I have so many questions from fans of Masoom about little ‘Mini’ that she has finally written a piece for all of us on her life post Masoom.
“Time has a way of breaking up our memory into fragments of miniscule pieces. Pieces so fragile and delicate that they get caught up in the winds of time and strewn along the pathway of life, and eventually forgotten. Trying to capture and preserve them within the confines of our mind becomes exceedingly impossible as time goes by, and slowly they begin to vanish for good… buried forever in the past…”
– Unknown Author
But that is not true for me. I thank God deeply, for being fortunate enough, to reminisce and cherish most of the moments of my life. And Masoom is truly one of the most amazing and pristine memories of my childhood. The seeds of my role in Masoom were sown back in 1975, when my parents (my father, who sings for passion, and my mother, a Professor in music and student of Late Ghulam Taqi Khan Saheb of Rampur-Sahaswan gharana) went to perform in ‘Mukesh Night’, organized by the War Widows Association, at The Ashoka, New Delhi along with Late Mukesh ji, Nitin Mukesh and Rakhi ji. That is where they met Gulzar Uncle and they came to know each other well. In 1980, my parents were invited to Bombay, now Mumbai, to perform in ‘Shab-E-Ghazal’ at Sur Singar Samsad, along with Jagjit Singh ji, Anup Jalota and others, and I accompanied them. It was on this trip that my father went to pay a friendly visit to Gulzar ji along with me.
I remember going to Gulzar ji’s home with my father and playing with his daughter, Boski. It was here that Gulzar Uncle observed me and thought of me befitting the role of ‘Mini’ …as I was as playful, witty and cheerful in person as I have been shown in the movie. The following day, Gulzar Ji asked us to meet Shekhar Uncle at his residence in Pali Hill. I remember spending quite a few hours with him and he made me feel so much at ease. My next vivid memory is of meeting the producer of Masoom, Devi Dutt ji followed by a photograph session at Shabana aunty’s place. I remember taking an instant liking to Urmila and Shabana aunty. Shabana ji made me feel so much at home and comfortable, I think I never got off her arms throughout the photo shoot.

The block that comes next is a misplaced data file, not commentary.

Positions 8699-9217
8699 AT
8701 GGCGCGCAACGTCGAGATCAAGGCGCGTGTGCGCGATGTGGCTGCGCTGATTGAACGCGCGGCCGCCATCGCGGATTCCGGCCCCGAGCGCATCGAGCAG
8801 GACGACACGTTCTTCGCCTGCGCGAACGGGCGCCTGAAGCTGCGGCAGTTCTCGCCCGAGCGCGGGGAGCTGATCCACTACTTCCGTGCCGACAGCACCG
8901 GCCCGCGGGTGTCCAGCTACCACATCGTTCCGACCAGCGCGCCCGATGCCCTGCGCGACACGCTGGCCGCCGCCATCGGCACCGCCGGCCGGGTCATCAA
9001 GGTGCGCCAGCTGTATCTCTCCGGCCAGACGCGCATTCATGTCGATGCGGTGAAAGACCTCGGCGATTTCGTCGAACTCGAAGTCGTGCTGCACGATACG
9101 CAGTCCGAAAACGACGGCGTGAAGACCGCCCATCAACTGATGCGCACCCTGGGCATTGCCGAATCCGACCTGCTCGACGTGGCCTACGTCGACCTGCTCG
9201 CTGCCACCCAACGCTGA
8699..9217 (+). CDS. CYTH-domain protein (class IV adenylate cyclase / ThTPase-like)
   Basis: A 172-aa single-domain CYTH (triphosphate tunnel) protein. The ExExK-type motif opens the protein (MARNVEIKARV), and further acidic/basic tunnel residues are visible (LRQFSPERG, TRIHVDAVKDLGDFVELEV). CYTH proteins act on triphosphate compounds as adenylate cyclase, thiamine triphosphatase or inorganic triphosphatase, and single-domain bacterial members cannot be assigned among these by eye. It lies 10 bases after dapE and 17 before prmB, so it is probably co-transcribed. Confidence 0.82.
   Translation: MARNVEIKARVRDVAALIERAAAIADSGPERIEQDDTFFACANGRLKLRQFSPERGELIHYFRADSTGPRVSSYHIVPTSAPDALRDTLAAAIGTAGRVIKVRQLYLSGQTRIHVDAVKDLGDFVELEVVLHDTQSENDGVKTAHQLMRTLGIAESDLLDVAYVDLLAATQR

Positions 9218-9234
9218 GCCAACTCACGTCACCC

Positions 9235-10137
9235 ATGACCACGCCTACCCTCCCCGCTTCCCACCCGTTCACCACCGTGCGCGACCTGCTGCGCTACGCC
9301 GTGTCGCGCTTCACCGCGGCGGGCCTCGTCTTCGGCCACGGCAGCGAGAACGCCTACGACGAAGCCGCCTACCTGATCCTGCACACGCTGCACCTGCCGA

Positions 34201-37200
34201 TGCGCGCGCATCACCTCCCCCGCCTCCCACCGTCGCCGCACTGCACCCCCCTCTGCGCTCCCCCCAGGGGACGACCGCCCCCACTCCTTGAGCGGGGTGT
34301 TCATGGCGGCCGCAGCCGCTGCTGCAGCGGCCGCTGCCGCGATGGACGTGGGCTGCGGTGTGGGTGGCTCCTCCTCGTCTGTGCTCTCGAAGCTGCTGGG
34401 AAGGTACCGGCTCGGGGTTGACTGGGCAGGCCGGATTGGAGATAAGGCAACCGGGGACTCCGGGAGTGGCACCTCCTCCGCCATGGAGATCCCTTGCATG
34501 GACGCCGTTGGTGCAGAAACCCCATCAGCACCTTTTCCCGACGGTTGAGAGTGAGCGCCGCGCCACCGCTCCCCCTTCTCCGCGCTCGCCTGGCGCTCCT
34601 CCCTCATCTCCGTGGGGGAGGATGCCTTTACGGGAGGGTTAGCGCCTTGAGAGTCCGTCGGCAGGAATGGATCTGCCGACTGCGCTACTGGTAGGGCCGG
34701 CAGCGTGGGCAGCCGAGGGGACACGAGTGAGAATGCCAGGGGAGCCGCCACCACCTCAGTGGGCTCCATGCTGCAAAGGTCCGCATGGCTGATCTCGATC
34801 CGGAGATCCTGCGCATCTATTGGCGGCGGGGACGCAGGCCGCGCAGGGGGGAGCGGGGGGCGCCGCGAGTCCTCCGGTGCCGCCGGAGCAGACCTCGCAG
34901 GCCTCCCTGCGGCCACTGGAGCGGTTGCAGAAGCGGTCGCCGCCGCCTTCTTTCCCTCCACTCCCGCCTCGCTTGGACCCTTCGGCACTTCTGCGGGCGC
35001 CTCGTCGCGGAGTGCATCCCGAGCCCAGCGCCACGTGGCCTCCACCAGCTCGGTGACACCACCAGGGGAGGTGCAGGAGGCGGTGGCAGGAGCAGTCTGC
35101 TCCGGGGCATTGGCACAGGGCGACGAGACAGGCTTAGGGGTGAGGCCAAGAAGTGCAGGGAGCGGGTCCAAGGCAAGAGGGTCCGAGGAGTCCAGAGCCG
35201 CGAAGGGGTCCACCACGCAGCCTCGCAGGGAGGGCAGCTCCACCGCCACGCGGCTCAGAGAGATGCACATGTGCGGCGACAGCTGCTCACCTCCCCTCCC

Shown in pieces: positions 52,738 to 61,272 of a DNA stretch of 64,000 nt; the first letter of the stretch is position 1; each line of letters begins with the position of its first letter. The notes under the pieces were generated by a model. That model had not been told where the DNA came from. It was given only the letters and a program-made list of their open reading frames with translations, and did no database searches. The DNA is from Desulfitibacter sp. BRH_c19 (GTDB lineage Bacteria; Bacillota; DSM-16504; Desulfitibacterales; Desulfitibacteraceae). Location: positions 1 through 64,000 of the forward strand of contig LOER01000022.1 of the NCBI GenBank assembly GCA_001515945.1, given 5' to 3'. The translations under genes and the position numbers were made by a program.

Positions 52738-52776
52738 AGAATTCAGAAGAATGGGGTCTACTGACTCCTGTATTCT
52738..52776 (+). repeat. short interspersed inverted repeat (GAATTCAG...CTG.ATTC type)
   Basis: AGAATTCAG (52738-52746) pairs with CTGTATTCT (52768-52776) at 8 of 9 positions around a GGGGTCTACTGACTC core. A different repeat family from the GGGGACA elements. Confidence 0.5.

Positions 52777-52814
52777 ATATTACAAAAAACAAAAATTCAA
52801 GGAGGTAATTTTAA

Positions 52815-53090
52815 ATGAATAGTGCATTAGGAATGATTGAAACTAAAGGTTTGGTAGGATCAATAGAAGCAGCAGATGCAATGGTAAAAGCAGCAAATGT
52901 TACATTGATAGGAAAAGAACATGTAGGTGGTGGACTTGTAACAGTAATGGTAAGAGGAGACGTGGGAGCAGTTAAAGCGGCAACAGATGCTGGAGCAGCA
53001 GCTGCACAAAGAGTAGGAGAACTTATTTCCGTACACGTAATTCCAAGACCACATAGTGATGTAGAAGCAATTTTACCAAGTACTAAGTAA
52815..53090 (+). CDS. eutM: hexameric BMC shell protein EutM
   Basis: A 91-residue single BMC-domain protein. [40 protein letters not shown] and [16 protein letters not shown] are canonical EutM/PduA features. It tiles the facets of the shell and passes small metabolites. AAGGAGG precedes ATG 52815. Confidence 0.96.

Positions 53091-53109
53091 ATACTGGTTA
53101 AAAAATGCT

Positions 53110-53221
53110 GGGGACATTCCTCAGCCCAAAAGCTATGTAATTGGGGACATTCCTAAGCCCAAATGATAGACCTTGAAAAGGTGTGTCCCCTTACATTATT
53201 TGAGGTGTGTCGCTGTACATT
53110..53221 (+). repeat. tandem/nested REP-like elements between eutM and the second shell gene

The major portion of the shooting of Masoom took place in New Delhi, my present hometown. The entire cast was made to stay together in one place, and I remember all of us sitting together for dinner everyday….this built the strong family-like bonding amongst each one of us…something that was very apparent in the movie itself. Urmila and I would play non-stop! She was my favorite company and I carry very fond memories of her. Shabana aunty and Urmila showered so much love on me, I can’t ever forget. Shabana aunty used to call me her “ijji-bijji” and would engulf me in a bear-hug, even in-between the shots. I got so much motherly love and care that for me, the youngest of the children, only 4.5 year old, to live so happily, away from my mother (with my dad) speaks enough for itself.
The most important and crucial aspect was the comfort on the sets. All credit to Shekhar Uncle, he would often observe us kids playing during the shot breaks and add quite a few things we were doing during our playtime, in the scenes…that’s why it felt so natural. Like I was singing “Tayyab ali pyar ka dushman….” with Urmila while playing Antakshari, and it was incorporated so beautifully in the movie. And “Kisney banaya chidiyon ko….” was a rhyme I had learnt in my school and would often keep singing it. And it fit so remarkably in the scene where I’m getting friendly with ‘Rahul Bhaiyya’.
Honestly, at that age and till quite a few years later I didn’t quite understand the significance of being a part of a movie like Masoom, or even realize that I’m doing a movie and what importance it has. For me, it was the most amazing and enjoyable extension to my playtime and to have found a wonderful friend in Urmila.